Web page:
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3 Techniques for Managing Facebook Ad Blindness and Ad Fatigue

Published: August 13, 2012

Author: Molly Shotwell

Today’s post is by Kye Mou, a Product Marketing Manager at Marin Software. Kye has been in the online marketing industry since 2008. He graduated UC Davis with a BS in Psychology and a minor in Economics, is an avid San Francisco Giants fan, and enjoys the company of friends, family and his dog, Kaiya.
What Is Ad Blindness and Ad Fatigue?
If you’ve ever been in a room with a loud air conditioner, you’ve probably found that the longer you’re in the room, the less you notice it. Your ears become “deaf” to the barrage of a constant and unchanging auditory input. A similar effect is observed when your Facebook ads remain unchanged as they’re delivered more frequently across what are becoming smaller target audience segments. Your Facebook audience has become “blind” to the barrage of a constant and unchanging visual input. People simply start ignoring your ads – and at a very rapid rate.
This ad blindness is further compounded by Facebook’s preference to deliver ads that are expected to perform well from a click-through-rate (CTR) perspective. As your ads’ CTR drop because of ad blindness, Facebook will let them participate in fewer auctions, and as a result, your overall impression volume drops. This is what’s known as ad fatigue. Your ads are old and tired, and Facebook is putting them to sleep so your target audience can engage with fresher, more stimulating ads.
To manage ad blindness and ad fatigue across your Facebook campaigns, you’ll need to keep your ads fresh, pay attention to click metrics, and adopt an “always be testing” mentality. Today, we’ll walk through these three techniques and provide some best practices for putting them in action.
1.       Keep Your Ads Fresh
Remember that air conditioner we tuned out? What happens when it sputters with a different sound? We notice the change and become aware of its existence. With Facebook ads, making a different sound means rotating a variety of ads. Because a single ad can be served to the same user multiple times a day, it doesn’t take very long for ad blindness to set in. Even Facebook suggests that advertisers change images and ad copy every couple of days to ensure that they remain fresh to users, encourage clicks, and avoid ad fatigue.
So what are the best weapons for combating ad fatigue? With all the engaging social content on Facebook today, your ads need to stand out to grab the user’s attention. Unique value propositions, differentiations, and calls to action are all important to your ad copy. But what makes Facebook ads unique, compared to other popular online marketing channels, is the ability for advertisers to include an image. Selecting the right image can be the difference between the onset of ad blindness and a click-through.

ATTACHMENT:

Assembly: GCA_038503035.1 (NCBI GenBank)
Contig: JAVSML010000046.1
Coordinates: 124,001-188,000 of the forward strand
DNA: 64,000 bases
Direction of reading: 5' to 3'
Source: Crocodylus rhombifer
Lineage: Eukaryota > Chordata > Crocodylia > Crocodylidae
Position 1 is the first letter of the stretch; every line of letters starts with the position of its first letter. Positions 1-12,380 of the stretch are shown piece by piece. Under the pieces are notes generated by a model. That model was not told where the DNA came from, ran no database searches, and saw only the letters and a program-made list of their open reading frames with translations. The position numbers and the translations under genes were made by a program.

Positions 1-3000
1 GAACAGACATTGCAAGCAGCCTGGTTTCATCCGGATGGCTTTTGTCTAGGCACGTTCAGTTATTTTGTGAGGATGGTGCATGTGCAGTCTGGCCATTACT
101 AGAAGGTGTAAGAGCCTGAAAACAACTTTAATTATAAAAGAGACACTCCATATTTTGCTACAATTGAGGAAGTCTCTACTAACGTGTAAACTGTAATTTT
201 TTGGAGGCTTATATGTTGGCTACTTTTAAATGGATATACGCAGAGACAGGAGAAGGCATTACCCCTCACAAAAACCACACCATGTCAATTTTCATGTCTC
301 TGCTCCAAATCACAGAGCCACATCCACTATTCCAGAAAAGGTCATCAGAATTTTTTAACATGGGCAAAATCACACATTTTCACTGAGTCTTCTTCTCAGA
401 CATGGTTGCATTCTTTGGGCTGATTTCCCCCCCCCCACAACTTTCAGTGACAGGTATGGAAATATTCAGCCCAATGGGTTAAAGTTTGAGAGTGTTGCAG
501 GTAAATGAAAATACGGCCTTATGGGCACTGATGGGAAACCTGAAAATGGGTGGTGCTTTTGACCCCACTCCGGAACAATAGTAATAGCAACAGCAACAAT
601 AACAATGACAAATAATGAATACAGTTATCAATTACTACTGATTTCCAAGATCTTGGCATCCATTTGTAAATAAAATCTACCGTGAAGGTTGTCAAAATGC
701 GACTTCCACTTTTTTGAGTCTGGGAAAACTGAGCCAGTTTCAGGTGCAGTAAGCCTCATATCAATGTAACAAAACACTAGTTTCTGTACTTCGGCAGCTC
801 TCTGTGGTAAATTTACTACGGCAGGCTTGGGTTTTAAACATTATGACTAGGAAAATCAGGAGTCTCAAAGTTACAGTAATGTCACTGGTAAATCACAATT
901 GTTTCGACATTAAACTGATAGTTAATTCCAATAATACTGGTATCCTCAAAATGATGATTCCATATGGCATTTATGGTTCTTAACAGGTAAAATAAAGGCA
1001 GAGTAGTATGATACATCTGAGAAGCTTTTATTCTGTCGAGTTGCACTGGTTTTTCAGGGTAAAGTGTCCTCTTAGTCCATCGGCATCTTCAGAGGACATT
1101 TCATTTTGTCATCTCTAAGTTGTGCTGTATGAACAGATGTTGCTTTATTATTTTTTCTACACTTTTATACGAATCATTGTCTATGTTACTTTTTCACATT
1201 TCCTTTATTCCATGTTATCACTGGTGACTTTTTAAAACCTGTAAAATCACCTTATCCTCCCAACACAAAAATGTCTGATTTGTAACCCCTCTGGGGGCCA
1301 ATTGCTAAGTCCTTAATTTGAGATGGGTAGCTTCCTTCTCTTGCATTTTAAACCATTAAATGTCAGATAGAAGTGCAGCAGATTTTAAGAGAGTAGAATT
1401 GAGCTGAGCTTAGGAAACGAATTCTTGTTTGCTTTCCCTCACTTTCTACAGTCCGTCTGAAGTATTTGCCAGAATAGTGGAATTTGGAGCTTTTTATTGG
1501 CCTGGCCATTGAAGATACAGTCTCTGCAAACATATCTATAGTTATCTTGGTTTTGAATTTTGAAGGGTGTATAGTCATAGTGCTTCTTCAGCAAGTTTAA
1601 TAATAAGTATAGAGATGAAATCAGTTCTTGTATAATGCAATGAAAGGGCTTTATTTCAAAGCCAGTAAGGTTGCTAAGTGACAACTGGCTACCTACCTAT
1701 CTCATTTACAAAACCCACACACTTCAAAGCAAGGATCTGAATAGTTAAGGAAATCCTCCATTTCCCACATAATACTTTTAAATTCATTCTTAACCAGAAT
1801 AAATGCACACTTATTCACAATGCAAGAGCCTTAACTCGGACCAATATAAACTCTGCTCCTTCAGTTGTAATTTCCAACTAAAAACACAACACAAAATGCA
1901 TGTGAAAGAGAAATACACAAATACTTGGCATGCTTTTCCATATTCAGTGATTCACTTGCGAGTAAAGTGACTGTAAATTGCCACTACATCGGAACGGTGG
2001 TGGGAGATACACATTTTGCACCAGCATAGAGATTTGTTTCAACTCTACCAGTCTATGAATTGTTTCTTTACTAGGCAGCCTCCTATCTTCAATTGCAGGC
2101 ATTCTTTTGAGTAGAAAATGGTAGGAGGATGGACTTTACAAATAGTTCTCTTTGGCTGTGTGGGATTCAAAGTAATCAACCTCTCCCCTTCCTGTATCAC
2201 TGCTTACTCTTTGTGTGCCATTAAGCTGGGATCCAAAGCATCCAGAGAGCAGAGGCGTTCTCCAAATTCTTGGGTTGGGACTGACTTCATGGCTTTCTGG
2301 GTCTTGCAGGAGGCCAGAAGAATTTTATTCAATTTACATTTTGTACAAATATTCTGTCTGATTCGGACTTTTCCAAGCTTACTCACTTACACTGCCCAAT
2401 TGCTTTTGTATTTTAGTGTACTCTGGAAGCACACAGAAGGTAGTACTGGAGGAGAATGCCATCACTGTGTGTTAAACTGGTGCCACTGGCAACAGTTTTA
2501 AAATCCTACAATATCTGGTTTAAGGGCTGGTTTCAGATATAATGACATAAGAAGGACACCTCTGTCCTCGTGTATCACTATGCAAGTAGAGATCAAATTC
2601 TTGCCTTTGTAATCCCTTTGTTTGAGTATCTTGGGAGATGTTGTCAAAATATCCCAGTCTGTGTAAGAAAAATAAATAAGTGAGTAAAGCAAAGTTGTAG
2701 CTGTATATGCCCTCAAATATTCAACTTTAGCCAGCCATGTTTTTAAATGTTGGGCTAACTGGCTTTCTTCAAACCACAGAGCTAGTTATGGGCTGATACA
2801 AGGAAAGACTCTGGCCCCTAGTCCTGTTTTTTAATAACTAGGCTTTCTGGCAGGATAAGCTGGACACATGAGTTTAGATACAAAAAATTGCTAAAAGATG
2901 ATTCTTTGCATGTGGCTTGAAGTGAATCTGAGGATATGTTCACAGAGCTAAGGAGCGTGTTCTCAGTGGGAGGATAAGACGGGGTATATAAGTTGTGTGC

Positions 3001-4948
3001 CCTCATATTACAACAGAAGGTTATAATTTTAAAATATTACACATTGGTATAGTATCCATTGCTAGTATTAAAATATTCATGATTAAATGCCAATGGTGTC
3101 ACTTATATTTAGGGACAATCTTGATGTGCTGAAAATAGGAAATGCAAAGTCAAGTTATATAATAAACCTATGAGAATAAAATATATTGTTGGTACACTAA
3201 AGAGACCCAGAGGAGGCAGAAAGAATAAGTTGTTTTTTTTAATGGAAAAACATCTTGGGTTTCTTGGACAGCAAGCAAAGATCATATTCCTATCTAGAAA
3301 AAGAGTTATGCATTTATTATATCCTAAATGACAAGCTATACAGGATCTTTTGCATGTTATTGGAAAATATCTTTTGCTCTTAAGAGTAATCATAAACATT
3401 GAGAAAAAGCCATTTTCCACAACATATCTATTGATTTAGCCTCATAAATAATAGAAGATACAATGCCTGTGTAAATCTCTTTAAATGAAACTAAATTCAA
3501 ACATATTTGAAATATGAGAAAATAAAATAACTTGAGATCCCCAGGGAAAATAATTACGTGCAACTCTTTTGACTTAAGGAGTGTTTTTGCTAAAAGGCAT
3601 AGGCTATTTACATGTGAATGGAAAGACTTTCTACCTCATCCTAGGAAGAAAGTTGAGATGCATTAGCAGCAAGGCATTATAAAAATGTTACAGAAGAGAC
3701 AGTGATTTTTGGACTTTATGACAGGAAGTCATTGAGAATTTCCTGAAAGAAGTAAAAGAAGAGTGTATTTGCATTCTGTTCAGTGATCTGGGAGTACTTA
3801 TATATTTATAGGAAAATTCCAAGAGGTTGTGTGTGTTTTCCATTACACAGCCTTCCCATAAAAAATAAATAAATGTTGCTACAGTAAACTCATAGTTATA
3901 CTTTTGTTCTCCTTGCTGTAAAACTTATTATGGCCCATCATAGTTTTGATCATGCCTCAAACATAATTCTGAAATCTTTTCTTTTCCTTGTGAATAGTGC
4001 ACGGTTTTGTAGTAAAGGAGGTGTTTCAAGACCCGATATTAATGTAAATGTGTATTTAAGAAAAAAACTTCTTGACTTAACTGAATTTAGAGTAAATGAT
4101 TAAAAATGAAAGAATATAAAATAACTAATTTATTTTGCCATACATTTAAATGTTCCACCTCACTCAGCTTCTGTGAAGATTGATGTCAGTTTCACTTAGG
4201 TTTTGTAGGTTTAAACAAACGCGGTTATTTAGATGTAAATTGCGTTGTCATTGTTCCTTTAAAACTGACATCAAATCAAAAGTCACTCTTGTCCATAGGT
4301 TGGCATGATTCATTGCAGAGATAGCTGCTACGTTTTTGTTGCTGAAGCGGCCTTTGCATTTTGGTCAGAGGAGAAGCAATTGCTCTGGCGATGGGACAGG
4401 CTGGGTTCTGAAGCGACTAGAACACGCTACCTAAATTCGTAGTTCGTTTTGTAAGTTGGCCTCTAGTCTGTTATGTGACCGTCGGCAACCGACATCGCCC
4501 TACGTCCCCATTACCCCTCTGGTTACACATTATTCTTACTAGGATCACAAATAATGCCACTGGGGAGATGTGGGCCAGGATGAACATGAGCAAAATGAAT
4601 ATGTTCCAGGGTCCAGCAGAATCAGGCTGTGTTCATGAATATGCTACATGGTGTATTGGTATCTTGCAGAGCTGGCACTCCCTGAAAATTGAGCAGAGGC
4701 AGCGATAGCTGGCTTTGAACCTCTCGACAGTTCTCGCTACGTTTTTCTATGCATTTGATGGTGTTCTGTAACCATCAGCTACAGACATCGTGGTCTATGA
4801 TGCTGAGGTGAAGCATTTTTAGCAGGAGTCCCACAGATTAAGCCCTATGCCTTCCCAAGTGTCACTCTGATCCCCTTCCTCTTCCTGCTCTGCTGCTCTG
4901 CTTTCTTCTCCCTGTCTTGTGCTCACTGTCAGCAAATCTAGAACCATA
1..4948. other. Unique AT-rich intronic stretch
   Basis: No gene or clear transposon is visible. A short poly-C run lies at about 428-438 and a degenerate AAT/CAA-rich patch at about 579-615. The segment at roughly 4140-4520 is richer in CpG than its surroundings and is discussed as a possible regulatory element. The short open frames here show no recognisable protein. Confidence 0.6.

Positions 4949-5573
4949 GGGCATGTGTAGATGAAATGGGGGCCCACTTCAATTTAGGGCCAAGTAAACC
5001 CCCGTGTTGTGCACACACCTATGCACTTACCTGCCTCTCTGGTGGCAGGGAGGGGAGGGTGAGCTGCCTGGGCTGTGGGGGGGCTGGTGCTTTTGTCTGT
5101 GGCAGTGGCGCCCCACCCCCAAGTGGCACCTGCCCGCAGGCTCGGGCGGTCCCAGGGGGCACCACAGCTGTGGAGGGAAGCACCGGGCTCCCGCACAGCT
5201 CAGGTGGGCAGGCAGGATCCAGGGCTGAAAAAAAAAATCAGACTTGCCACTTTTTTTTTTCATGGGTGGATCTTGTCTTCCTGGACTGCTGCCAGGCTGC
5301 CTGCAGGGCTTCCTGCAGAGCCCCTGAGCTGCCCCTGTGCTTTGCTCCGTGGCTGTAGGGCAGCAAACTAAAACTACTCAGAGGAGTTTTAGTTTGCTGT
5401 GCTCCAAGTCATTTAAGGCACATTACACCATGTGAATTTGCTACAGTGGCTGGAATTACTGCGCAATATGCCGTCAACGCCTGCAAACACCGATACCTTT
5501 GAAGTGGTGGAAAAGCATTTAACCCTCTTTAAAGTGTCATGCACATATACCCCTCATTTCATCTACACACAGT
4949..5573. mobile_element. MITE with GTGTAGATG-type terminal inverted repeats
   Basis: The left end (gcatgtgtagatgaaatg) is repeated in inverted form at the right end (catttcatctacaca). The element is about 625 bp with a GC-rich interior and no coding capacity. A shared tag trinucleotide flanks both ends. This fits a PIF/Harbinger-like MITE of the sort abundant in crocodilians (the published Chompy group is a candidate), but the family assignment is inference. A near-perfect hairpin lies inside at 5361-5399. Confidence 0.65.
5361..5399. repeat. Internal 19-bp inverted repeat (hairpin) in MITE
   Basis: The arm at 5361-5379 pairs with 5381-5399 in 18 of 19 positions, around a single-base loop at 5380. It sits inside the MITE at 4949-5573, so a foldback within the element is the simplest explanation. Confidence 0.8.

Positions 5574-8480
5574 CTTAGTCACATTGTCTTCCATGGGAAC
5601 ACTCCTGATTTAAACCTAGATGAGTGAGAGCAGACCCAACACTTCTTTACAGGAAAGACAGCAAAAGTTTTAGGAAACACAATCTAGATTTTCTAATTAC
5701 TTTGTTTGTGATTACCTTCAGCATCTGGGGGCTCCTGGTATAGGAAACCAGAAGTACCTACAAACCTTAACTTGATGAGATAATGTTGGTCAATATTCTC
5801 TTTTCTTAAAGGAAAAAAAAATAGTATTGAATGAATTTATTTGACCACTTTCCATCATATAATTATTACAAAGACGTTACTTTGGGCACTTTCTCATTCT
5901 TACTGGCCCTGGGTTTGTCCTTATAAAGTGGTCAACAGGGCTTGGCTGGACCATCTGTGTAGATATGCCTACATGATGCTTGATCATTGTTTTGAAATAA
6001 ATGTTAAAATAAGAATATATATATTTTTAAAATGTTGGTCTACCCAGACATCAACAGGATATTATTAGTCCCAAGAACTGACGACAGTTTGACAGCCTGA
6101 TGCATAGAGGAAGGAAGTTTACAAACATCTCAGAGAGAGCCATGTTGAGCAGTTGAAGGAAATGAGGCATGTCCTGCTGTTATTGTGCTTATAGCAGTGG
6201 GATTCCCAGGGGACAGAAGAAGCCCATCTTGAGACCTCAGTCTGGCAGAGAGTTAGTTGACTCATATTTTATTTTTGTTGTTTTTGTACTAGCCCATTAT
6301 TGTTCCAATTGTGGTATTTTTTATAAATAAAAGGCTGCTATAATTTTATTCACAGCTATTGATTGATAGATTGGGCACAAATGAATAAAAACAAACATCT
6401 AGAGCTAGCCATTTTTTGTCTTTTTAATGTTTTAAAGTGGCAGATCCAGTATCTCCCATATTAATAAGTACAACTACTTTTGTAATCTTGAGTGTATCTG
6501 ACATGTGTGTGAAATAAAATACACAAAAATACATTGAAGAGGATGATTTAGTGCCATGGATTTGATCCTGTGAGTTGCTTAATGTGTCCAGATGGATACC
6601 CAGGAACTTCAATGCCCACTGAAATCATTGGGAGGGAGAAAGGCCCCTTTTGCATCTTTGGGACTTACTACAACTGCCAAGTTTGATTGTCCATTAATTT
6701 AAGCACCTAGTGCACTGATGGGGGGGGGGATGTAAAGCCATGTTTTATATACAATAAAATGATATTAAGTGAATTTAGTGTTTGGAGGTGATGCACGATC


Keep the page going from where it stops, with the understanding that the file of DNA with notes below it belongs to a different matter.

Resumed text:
facebook effective adThe most successful Facebook ads include colorful, engaging images. Adding a red, orange, or yellow border to your images creates contrast with Facebook’s blue and white interface and is an easy way to draw attention to your ad. Oftentimes, images that perform well are not necessarily the most aesthetically pleasing; rather, they are the ones that grab the most attention. These images range from easily identifiable logos and happy people to plain text overlaid on a colorful gradient background.
2.       Pay Attention to Click Metrics
A common technique for keeping Facebook ads fresh is to rotate images and ad copy every several days. But what happens when a new ad suffers from ad blindness and ad fatigue after one day of being live? A four-day ad-rotation technique would not address this decline in performance until three days later. In order to effectively manage ad fatigue, you should focus on decreases in impressions, clicks, or CTR in addition to regularly scheduled rotations. These three metrics can reveal ads that are already suffering from ad fatigue or decreases in impressions, or may begin to suffer from ad fatigue due to ad blindness, decreases in clicks, or CTR.
dynamic ad rotationSet up alerts or automated reports across all of your active Facebook ads to warn you of large decreases in impressions, clicks, or CTR. If a creative experiences a 50% decrease in impressions per day after three days of being live, it’s time to rotate in a new ad. If impressions have remained consistent over the last three days, but CTR has dropped 15% each day, you may want to consider generating a new ad. Enterprise-class solutions, like Marin Software, can dynamically rotate images, headlines, and description lines when impressions, clicks, and CTR drop below custom thresholds. These types of automated tools are highly effective for large Facebook campaigns.

A.B.T. (Always Be Testing)
If a picture is worth a thousand words, then you’ve got a lot of words to test. With all the images available, continuously testing a variety of ads to the same audience can help you hone in on the most impactful image for a particular message and audience segment. Keep in mind that even a “perfect” ad is still subject to ad blindness and ad fatigue. The goal shouldn’t be to find the ad that performs the best; it should be to find the type of ad that performs the best. This is only possible if you’re always testing and measuring the performance of new ads.
Implementing these techniques into your Facebook ad optimization strategy will reduce ad blindness and help you manage ad fatigue. And with the right tools, they can go a long ways towards making Facebook ads deliver profitable returns for your business.
kye mou – Kye Mou, Marin Software

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